4. @Marcus G, Earlier I quoted the Rule 8, Section 1, Article 1 note pertaining to an intentional fumble forward. However, the entirety of Rule 8, Section 1, Article 1 is as follows:

    Article 1 Definition. It is a forward pass if:
    (a) the ball initially moves forward (to a point nearer the opponent’s goal line) after leaving the passer’s hand(s); or
    (b) the ball first strikes the ground, a player, an official, or anything else at a point that is nearer the opponent’s goal line than the point at which the ball leaves the passer’s hand(s).
    Note: A ball that is intentionally fumbled and goes forward is a forward pass. A ball that is intentionally muffed, and goes forward or backward, is a batted ball (12-1-8). The direction taken by a fumbled or muffed ball does not affect the application of the rules specific to such acts, unless it is ruled that they are intentional.

    By Definition (a), after leaving Trevathan’s hands, the ball moved forward. Is it then a forward pass? Does the act of it being intentional even need to come into play?

    Concerning whether or not it was intentional: Can a player intentionally drop the ball, but not intentionally fumble the ball?

  5. @scott, It is clear that in this case the ball was fumbled. The question is whether that fumble was intentional. If it was intentional, then the fumble is translated to being a forward pass instead of a fumble (that’s the purpose of the note there.)

    Here, there is a definite difference between dropping the ball after crossing the goal line and dropping it before the goal line. When determining intentionality, there is a presumption that an action wasn’t intentional. Thus, it would need to be clear to the official that he had intended to fumble the ball. In this case, it can be reasonably inferred that the player was dropping the ball believing the ball to be dead (for which he was mistaken). Fumbling requires losing possession of a live ball. If the player believes the ball was dead, that loss of possession is a fumble (by definition), but was not intentional because the player had no intent to fumble the ball (he thought the ball was already dead, and no longer fumble-able).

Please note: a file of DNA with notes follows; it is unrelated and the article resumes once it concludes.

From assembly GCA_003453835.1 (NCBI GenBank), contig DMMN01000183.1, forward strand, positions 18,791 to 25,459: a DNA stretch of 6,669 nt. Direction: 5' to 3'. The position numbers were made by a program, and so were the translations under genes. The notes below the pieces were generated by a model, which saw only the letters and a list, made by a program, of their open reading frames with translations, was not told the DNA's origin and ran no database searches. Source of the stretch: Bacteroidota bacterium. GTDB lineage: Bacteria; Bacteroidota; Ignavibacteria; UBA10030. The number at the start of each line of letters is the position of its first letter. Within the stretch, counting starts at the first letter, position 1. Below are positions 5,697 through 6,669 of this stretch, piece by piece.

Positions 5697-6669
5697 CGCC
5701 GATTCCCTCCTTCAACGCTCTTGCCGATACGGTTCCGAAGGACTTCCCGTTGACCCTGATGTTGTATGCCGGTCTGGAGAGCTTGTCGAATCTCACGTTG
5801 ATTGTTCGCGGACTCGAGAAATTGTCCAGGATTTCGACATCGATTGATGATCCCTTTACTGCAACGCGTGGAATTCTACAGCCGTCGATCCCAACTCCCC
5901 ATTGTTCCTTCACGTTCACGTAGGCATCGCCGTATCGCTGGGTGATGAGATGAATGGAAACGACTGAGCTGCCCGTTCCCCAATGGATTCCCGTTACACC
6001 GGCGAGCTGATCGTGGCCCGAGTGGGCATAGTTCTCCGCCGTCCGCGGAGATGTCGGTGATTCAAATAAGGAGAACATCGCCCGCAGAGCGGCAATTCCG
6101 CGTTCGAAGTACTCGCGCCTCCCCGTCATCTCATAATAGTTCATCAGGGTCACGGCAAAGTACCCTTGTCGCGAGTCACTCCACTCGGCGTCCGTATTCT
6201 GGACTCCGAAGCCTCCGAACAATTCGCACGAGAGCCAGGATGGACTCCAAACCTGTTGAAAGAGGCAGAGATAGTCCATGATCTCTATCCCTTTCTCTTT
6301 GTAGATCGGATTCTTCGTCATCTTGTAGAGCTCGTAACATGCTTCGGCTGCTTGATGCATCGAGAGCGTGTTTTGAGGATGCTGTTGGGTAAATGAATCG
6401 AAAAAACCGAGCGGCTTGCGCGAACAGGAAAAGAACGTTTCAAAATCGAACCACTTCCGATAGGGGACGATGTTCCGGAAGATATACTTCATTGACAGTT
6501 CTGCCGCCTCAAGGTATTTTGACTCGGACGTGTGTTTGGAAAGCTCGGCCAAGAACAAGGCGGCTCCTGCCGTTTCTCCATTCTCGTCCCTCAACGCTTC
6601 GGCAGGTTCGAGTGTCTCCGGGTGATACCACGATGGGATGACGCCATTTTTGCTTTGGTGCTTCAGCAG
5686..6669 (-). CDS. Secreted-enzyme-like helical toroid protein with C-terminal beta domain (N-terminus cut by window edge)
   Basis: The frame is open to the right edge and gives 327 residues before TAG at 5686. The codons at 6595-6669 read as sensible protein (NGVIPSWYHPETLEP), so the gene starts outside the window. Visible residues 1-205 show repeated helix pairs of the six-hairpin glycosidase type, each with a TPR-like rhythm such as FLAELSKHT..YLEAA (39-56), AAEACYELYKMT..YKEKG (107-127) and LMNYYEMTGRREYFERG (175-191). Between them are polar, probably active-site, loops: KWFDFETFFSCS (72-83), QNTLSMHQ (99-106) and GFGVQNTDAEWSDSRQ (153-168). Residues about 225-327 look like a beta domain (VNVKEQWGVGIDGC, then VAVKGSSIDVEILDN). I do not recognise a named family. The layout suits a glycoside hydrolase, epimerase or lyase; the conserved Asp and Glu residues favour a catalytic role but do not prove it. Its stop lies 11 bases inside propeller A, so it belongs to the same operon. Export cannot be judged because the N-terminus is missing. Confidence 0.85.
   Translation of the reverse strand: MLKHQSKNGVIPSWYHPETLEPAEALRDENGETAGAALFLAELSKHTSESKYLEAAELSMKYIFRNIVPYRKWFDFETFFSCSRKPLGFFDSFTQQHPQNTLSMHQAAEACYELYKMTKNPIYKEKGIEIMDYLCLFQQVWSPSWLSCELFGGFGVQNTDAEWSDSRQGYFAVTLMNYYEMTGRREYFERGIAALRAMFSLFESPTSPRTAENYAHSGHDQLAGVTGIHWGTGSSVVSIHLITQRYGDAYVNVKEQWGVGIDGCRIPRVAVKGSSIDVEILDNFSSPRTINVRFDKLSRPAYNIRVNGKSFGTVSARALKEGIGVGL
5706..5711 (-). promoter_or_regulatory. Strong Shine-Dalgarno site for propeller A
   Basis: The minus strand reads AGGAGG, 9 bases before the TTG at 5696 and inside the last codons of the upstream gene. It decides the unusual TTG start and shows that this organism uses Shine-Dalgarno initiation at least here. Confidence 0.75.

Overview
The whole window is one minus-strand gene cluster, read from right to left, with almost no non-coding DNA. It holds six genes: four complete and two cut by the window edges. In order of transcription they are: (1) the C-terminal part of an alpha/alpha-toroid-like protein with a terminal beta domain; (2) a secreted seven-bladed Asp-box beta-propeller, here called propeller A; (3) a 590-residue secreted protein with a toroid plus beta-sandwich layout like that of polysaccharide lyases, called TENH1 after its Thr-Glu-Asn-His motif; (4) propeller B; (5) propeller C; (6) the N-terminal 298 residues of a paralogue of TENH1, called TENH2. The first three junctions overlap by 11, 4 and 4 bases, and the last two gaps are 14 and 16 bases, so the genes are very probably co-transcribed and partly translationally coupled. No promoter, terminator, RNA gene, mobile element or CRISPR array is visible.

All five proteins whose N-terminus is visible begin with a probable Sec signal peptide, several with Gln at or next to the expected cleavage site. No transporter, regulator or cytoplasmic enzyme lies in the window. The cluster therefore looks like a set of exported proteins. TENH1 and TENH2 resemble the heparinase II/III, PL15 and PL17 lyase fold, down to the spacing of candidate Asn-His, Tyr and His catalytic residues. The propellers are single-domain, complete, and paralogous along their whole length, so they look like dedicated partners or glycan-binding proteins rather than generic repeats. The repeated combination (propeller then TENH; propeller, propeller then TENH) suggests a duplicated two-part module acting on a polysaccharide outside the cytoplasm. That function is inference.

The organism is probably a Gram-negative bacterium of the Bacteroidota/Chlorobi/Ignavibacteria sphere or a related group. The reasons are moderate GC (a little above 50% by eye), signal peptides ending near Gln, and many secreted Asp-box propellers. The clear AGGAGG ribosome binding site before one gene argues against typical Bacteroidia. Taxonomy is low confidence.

This all goes very much into “intent”, which can be hard to assess on the field. Thus, unless it is clear, there is a presumption against intentionality.

    The reasoning behind 8-1-1 is to prevent a player who “fakes” a fumble in order to tumble the ball forward to a teammate, and this is made clear in the note for 3-2-4 which defines a fumble:
    “Note: If a player pretends to fumble and causes the ball to go forward, it is a forward pass and may be illegal.”

    Further, in 3-23-1, the definition of a pass, there is a requirement that the ball be “shoved” or “pushed” for it to be considered a pass. There is an additional note under 3-23-2: “Note 4: A fumble or muff going forward is disregarded as to its direction, unless the act is ruled intentional. In such cases, the fumble is a forward pass (8-1-1) and the muff is a bat (12-4-1).” Here intentionality is again highlighted.

  6. Made a quick correction … a touchback cannot be ruled on a loose ball that is declared dead. Only a possessed dead ball or out-of-bound ball can be ruled a touchback. My emphasis added to Rule 11-6-2:

    When a team provides the impetus that sends a loose ball behind its opponent’s goal line, it is a touchback: (a) if the ball is dead in the opponent’s possession in its end zone; or (b) if the ball is out of bounds behind the goal line …

    We actually covered this before, but it was a replay review that became involved in the play.

    As for the forward fumble/illegal forward pass theory: that cannot be ruled a forward pass, because he dropped the ball behind him. The only reason why the ball went forward was because of his running, and not because of a throwing or heaving motion. The fumbling motion was behind and immediately down, subsequently rolling forward because of the loss of possession while running.

    If you ever saw the video of Jim Marshall running the wrong way on a fumble recovery, when he thinks he has scored a touchdown, he tosses the ball forward. He was in the wrong end zone, so it was a fumble out of bounds. It is not an illegal pass, because the officials can clearly see what the intent was, and Marshall was not trying to intentionally fumble/pass the ball.

Comments are closed.

Top